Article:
Methods: This meta-analysis was conducted on published research articles on family history of breast cancer and breast cancer risk between Malays ethnicity in Malaysia and Indonesia published between Jan 1999 and Jul 2018 in the online article databases of PubMed, ProQuest and EBSCO. Pooled odds ratios (OR) were calculated with fixed and random-effect models. Publication bias was visually evaluated by using funnel plots and statistically assessed through Egger's and Begg's tests. Data were processed using Review Manager 5.3 (RevMan 5.3) and Stata version 14.2 (Stata Corporation).
Results: We reviewed 1123 articles. There are 10 studies with number of samples 4511 conducted a systematic review and continued with Meta-analysis of relevant data. The results showed significant association between family history of breast cancer with breast cancer risk in Malays ethnicity in Malaysia and Indonesia (OR = 3.34 [95% CI 2.68-4.15, P<0.00001]). There was not significant publication bias for studies included in family history of breast cancer and breast cancer risk in Malays ethnicity in Malaysia and Indonesia.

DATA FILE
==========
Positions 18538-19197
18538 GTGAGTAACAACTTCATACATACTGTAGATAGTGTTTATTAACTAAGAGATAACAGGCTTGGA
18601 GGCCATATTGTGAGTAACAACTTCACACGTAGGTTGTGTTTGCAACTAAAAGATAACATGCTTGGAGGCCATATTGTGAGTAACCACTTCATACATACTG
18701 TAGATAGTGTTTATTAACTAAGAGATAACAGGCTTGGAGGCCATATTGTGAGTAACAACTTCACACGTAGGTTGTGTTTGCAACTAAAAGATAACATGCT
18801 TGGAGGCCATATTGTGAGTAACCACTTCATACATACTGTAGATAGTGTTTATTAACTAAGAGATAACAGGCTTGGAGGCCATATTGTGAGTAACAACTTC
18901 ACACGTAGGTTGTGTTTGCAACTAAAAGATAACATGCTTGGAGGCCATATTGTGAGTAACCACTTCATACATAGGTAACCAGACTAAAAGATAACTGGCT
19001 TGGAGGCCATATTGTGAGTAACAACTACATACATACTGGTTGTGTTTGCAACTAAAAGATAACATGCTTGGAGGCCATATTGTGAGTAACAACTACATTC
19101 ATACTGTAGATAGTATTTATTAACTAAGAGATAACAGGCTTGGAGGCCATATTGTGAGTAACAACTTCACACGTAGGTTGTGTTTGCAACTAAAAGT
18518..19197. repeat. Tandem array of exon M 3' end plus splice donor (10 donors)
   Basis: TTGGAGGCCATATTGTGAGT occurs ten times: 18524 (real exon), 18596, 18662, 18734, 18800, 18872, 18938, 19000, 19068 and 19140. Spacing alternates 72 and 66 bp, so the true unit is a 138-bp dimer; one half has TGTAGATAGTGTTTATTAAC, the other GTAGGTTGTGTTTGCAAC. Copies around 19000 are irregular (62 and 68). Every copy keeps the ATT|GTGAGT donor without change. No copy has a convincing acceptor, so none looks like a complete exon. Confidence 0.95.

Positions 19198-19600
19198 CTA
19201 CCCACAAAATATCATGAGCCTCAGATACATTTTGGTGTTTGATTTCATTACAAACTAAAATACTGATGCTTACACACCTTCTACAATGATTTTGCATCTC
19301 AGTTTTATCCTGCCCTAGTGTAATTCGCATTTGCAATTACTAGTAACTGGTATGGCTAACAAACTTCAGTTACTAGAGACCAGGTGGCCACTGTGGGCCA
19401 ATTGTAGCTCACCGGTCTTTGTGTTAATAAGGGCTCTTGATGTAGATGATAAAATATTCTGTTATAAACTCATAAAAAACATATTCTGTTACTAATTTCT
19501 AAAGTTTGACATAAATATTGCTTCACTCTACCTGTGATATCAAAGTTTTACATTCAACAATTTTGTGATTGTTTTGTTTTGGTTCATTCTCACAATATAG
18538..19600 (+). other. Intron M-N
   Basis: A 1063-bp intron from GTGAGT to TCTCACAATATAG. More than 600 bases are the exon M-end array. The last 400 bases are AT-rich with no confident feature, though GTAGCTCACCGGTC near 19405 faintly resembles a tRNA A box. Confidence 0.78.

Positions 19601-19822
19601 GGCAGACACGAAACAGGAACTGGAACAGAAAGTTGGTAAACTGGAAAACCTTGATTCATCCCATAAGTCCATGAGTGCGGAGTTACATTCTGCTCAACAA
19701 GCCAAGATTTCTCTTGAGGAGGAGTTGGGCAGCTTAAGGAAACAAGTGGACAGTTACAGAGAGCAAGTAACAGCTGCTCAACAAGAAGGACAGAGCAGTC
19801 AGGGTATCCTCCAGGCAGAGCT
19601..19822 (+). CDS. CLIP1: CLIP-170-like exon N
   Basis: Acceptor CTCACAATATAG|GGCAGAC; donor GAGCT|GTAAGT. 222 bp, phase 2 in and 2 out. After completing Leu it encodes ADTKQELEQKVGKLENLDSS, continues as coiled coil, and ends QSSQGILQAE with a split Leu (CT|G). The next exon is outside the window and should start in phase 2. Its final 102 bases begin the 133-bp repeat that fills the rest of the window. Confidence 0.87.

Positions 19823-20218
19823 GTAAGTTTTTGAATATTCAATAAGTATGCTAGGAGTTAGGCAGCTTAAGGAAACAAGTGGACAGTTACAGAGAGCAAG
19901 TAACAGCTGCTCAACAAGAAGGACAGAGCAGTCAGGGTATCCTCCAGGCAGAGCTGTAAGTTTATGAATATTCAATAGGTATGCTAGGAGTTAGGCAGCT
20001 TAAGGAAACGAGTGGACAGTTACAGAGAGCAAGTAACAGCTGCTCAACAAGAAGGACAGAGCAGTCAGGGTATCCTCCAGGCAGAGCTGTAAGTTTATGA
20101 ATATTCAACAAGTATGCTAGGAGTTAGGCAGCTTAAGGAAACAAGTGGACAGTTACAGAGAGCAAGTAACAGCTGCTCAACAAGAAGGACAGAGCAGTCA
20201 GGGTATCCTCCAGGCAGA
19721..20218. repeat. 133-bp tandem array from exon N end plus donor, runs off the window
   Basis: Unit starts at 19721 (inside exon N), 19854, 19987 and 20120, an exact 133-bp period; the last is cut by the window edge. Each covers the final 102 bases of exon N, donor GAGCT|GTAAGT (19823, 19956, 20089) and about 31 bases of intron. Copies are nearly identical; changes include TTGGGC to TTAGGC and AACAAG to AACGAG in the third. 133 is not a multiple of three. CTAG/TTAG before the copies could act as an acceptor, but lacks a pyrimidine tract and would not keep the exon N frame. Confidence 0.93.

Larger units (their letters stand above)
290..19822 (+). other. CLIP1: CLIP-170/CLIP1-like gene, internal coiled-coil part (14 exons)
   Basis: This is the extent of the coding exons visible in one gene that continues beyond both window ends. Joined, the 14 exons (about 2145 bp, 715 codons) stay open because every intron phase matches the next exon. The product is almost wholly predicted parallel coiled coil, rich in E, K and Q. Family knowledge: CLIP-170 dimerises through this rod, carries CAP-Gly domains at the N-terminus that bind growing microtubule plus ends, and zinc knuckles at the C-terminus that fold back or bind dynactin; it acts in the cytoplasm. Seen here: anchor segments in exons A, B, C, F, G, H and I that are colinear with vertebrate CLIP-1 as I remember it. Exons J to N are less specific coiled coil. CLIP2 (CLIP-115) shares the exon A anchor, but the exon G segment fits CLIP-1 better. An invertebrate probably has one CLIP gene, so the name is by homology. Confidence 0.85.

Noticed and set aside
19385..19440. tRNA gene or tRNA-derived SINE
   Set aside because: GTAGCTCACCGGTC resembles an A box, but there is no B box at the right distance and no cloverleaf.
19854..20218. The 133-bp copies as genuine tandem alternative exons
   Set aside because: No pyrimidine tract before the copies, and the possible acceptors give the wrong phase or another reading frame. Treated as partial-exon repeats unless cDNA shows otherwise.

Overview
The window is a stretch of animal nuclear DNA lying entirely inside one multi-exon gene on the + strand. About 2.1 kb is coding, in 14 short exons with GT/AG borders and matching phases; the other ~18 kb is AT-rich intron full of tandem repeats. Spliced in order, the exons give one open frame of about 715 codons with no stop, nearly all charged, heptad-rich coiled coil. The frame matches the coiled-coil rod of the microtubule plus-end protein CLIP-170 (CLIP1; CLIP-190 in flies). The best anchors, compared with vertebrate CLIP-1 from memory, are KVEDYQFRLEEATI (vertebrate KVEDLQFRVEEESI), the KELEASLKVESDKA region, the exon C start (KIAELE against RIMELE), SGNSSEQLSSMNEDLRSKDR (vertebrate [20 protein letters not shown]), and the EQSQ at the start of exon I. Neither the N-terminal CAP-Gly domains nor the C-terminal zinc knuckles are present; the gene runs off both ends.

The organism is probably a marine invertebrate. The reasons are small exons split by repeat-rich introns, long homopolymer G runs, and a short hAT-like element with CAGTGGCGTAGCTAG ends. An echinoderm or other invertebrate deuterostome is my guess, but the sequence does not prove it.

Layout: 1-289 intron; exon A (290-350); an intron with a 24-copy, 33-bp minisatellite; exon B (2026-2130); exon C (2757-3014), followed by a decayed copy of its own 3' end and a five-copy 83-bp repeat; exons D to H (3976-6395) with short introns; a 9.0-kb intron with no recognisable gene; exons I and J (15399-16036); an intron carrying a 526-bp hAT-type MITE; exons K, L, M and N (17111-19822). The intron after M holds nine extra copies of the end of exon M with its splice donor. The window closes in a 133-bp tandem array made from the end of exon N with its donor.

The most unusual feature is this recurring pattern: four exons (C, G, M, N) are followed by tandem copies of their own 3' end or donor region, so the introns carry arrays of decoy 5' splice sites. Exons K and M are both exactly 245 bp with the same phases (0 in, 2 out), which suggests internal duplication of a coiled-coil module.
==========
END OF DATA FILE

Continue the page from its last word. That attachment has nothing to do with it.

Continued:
Conclusion: This analysis confirmed the association of family history of breast cancer and breast cancer risk between Malays ethnicity in Malaysia and Indonesia.